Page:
Cover image for Dante Marioni : blown glass
Dante Marioni : blown glass
Oldknow, Tina.
Personal Author:
Publication Information:
New York : Distributed by Hudson Hills Press, [2000]

Physical Description:
156 pages : color illustrations ; 32 cm
Format :


Call Number
Material Type
Home Location
Item Holds
NK5198.M3643 A4 2000 Adult Non-Fiction Central Closed Stacks-Oversize

On Order



Seattle artist Dante Marioni creates glass in a classic tradition inspired by the art of ancient and Renaissance Italy, yet his graceful vessels carry the art forward with their fresh forms and vibrant colour combinations.

Reviews 2

Publisher's Weekly Review

Admirers of the most famous export of Murano, Italy, can find sumptuous reimaginings of glassware much closer to home. Dante Marioni: Blown Glass presents more than 125 color photos of the California-born Marioni's delicately elongated vases, glasses and flutes amply justifying the Louis Comfort Tiffany Foundation's recognition of his work. Corning Museum of Glass curator Tina Oldknow provides commentary; other essays and appreciations are also included in this Antiques Roadshow Book Club Main Selection. ( Feb.) (c) Copyright PWxyz, LLC. All rights reserved

Choice Review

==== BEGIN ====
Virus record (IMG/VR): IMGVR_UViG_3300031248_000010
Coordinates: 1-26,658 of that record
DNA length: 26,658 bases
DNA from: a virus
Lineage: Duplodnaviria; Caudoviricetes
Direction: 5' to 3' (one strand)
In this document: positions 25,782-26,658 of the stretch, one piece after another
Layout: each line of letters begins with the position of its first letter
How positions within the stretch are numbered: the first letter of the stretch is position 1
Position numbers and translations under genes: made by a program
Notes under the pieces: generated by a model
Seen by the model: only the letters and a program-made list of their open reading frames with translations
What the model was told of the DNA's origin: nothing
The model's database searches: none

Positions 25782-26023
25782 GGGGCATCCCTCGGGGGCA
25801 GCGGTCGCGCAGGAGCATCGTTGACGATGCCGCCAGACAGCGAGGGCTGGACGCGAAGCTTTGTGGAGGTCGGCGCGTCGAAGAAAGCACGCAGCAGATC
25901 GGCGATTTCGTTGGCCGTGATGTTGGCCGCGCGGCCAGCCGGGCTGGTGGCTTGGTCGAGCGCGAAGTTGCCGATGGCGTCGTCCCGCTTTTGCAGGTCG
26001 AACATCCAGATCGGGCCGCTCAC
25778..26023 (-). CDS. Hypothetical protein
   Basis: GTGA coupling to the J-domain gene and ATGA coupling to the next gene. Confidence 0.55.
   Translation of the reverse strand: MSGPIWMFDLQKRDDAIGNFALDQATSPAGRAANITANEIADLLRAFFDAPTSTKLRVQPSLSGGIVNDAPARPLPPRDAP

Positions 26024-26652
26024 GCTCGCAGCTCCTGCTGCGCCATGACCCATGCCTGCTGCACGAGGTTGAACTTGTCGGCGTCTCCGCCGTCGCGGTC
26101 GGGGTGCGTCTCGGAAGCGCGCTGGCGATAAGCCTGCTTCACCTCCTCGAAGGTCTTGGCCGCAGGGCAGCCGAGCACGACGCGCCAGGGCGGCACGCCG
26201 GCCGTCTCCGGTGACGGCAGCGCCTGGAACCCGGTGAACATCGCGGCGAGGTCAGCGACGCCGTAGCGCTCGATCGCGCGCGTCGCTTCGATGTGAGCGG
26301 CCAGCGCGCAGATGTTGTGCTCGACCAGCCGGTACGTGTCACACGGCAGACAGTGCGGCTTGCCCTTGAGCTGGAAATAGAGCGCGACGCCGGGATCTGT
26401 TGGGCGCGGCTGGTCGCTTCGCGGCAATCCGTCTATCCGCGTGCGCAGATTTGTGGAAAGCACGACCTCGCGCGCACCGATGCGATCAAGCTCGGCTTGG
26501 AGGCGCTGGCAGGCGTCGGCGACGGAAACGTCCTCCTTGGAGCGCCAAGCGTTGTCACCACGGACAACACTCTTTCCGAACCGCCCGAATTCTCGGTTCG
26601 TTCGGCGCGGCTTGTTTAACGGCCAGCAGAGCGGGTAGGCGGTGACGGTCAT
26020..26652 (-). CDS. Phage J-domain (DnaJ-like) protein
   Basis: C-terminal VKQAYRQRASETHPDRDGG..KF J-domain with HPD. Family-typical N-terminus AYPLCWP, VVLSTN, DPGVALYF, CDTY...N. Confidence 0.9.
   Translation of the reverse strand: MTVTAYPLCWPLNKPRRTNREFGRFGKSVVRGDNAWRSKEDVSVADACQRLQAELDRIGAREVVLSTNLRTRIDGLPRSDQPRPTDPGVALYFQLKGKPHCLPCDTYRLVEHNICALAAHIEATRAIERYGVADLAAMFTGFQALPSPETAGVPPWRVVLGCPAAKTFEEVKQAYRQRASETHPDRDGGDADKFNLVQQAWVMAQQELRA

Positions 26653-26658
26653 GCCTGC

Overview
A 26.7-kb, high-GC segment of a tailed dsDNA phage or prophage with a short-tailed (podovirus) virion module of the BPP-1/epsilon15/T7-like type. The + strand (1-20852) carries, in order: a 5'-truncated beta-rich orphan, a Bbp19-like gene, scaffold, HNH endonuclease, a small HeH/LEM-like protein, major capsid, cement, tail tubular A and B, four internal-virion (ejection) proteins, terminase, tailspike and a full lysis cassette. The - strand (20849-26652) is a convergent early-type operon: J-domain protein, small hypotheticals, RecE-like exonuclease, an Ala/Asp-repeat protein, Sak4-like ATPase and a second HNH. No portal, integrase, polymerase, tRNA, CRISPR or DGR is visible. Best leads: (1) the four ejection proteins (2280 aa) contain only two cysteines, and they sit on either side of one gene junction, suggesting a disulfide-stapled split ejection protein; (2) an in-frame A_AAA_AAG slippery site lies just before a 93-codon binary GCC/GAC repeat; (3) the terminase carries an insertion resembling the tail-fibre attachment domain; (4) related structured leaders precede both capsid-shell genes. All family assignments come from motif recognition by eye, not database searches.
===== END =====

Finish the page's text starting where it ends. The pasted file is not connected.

Oldknow (curator, modern glass, Corning Museum of Glass) describes a young contemporary glass blower, Dante Marioni, from Seattle, who, within a few brief years, has appeared and been recognized both on the national and international stage of glass artists. He hails from a family involved in the art field: his father was a painter and an uncle was also a glass blower. Differing in style and approach from Dale Chihuly or Marvin Lipofsky, he shows the influence and inspiration from works of both the ancient world and Renaissance Italy. This volume enunciates the people and other outside factors that have brought his forms to the forefront of glass art. Marioni is "someone who has jettisoned a more free-floating, experimental, 'hippie' approach to glass and embraced technique and structure. Someone with a reverence for the past and tradition, who nevertheless, is fluent in popular culture." Foreword by Edward Quick; two all-too-brief chapters written by different authors; superb color plates; photographic series of the artist making a glass vase; list of plates. All levels. A. C. Garzio emeritus, Kansas State University